As you saw in Day 10, still-hunting can produce results if you know what cover the deer are using. I talk to many hunters who abhor still-hunting and would rather just glass. While glassing will likely be your first choice in semi-open terrain, if you don’t learn to still-hunt, you’re ignoring an important and effective technique for killing big deer. Like yesterday’s hunt, I choose still-hunting under the following conditions:
1) Fog. Nothing hampers a spot-n-stalk hunt like fog. You can’t afford to lose too many hunting days waiting for the fog to lift. If you think you’re going to be fogged in for more than a few hours and have an idea where the deer are, try still-hunting. Just get the wind in your favor and don’t be in a hurry. Moving 100 yards or less an hour is plenty fast and once you get into fresh deer sign, slower is better.
2) Thick areas. As you’ve seen, most good bucks stick to the cover even during the rut with little hunting pressure. Binoculars and spotting scopes are a good way to figure out where the bucks might be, but to kill one, you often have to get in their living room.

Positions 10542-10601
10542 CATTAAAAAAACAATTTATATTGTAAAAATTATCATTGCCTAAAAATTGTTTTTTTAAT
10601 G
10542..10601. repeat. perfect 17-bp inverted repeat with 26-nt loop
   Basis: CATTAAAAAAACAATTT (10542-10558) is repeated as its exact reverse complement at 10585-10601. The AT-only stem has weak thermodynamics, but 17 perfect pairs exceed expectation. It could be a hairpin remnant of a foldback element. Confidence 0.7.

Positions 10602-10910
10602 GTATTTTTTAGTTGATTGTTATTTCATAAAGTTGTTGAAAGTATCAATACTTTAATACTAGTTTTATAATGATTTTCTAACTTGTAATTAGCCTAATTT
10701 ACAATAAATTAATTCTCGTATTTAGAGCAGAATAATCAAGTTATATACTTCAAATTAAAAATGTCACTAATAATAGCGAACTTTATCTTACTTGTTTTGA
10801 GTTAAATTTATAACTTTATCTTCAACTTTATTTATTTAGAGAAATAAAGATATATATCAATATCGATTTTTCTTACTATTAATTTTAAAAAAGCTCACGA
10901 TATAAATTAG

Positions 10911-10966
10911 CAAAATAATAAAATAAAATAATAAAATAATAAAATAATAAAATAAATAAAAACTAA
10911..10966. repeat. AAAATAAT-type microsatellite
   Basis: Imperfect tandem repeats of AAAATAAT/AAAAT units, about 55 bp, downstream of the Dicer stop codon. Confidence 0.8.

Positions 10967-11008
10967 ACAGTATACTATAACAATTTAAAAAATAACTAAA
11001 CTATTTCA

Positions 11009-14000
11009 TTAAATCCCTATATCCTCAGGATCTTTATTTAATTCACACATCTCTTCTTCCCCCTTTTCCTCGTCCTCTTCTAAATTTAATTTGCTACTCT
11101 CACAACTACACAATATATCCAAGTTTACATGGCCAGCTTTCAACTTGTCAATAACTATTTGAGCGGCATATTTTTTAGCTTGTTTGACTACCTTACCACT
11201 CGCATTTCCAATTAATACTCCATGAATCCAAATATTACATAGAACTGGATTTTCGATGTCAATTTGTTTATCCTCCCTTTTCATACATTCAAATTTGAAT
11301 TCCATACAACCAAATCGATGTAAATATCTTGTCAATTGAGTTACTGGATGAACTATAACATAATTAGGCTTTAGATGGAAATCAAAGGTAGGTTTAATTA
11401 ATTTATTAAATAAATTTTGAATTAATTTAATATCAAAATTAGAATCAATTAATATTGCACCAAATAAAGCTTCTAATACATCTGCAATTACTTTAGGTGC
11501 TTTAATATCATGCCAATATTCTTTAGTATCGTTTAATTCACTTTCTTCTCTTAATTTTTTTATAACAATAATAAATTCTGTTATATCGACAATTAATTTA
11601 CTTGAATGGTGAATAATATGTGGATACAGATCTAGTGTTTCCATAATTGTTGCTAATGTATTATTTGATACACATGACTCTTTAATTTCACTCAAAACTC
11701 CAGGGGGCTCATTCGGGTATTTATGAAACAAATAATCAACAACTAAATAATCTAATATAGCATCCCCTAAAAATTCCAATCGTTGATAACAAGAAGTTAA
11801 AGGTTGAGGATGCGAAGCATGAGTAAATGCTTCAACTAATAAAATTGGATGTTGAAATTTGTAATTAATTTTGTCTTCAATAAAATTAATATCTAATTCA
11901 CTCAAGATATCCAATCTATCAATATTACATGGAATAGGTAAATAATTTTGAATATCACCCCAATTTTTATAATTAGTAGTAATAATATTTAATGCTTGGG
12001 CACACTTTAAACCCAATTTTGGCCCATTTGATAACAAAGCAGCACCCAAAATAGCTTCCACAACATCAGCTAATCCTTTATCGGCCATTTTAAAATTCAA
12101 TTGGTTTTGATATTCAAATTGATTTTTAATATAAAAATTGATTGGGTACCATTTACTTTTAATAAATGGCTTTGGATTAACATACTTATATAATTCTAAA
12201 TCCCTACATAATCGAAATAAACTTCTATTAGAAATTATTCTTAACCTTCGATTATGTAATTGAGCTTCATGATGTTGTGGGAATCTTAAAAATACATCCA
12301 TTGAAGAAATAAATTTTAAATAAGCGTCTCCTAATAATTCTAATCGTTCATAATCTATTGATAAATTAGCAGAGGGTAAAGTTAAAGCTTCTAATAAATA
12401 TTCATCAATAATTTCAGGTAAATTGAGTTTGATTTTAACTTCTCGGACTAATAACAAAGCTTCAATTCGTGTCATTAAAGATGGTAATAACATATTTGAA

If a hunter can get over any bias against still-hunting, he’ll likely find this to be a very enjoyable pursuit. I rank still-hunting only behind tracking in levels of excitement. I put glassing down as the most boring of techniques. You won’t feel more alive than when pussyfooting through the cover with big tracks underfoot and glimpses of deer ahead. If you get lucky enough to kill a great buck that way, you will be satisfied beyond imagination- few hunters these days are capable of the feat. I’ve killed at least five of my best bucks at close range in the cover. I wouldn’t trade those kills for any 400-yard shot.
Thanks for all the great feedback, questions, and comments during this series. It’s like having a camp full of guys to come back to every night.
Now let’s take this hunt down to the last day and see what happens!